Maternal lipoproteins have been studied extensively in human pregnancies, but little is known about the role of fetal lipoproteins. The vascularized human placenta interfaces between the mother and fetus to transfer nutrients for sustaining pregnancy. Unlike that of adults, fetal high-density lipoprotein (HDL), which is in contact with placental vessels, is characterized by a high proportion of apolipoprotein E (apoE). We hypothesize this unique composition of fetal HDL affects key functions of the growing fetal tissues. The aim was to identify genes regulated by apoE-HDL by incubating human placental endothelial cells (HPEC) with either fetal HDL or apoE-rich reconstituted HDL particles (apoE-rHDL). HPEC were exposed to 15 μg/ml fetal HDL, 15 μg/ml apoE-rHDL, or medium for 16 h, respectively. Microarray analysis determined genes regulated by fetal HDL and apoE. Characterization of HDL particles revealed a different hydrodynamic radius for apoE-rHDL (13.70 nm) compared with fetal HDL (18.11 nm). Stepwise gene clustering after microarray experiments identified 79 differentially expressed genes (P < 0.05) when cells were exposed to HDL compared with controls. Among them 16 genes were downregulated, whereas five genes were upregulated by twofold, respectively. When HPEC were incubated with apoE-rHDL 18-fold more genes (1,417, 12% of transcripts) were regulated (P < 0.05) in contrast to HDL. Thereof, 172 genes were downregulated and 376 genes upregulated (twofold). In the common subset of 38 genes regulated by both HDL particles, genes involved in cholesterol biosynthesis and cell protection prevailed. Strikingly, results suggest that HDL has the capability of regulating metallothioneins, which may have an effect on oxidative stress in HPEC.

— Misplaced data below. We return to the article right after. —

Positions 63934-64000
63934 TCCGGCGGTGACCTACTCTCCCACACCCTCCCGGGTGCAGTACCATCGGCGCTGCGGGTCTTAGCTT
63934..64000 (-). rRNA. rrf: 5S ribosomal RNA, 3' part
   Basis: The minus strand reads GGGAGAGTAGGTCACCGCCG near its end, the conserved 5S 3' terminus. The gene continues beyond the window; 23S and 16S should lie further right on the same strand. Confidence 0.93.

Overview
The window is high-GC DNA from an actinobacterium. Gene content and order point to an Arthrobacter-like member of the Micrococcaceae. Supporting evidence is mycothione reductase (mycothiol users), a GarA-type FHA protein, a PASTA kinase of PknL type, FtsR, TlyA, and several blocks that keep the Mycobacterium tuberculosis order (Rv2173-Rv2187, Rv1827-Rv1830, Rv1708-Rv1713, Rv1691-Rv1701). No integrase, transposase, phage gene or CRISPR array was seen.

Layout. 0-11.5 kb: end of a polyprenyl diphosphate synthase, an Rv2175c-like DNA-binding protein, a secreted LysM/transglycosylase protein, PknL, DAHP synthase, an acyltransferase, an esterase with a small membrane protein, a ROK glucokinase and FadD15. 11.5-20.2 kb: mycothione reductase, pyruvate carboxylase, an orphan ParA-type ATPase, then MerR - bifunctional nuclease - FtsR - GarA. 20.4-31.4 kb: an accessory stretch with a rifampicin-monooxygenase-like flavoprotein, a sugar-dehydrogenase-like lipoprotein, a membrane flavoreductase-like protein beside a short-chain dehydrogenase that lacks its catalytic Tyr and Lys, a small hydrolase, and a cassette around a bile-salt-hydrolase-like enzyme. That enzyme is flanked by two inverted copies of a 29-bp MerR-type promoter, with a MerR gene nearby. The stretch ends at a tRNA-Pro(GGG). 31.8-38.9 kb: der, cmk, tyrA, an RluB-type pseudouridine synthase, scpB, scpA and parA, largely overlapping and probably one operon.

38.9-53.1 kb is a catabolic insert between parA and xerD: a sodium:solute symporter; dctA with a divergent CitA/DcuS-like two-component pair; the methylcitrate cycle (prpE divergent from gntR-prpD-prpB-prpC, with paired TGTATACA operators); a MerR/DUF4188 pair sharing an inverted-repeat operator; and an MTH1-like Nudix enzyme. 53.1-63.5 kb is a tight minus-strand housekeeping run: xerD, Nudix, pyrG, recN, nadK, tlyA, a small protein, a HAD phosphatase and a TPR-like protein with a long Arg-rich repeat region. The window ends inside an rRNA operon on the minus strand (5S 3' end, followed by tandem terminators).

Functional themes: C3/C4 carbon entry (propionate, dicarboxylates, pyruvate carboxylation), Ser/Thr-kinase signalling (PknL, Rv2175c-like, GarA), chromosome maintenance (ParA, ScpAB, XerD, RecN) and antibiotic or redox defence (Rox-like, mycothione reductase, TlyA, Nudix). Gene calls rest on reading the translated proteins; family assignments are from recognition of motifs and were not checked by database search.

|Number of pages||8|
|Publication status||Published - 21 Nov 2011|
Fields of Expertise
- Human- & Biotechnology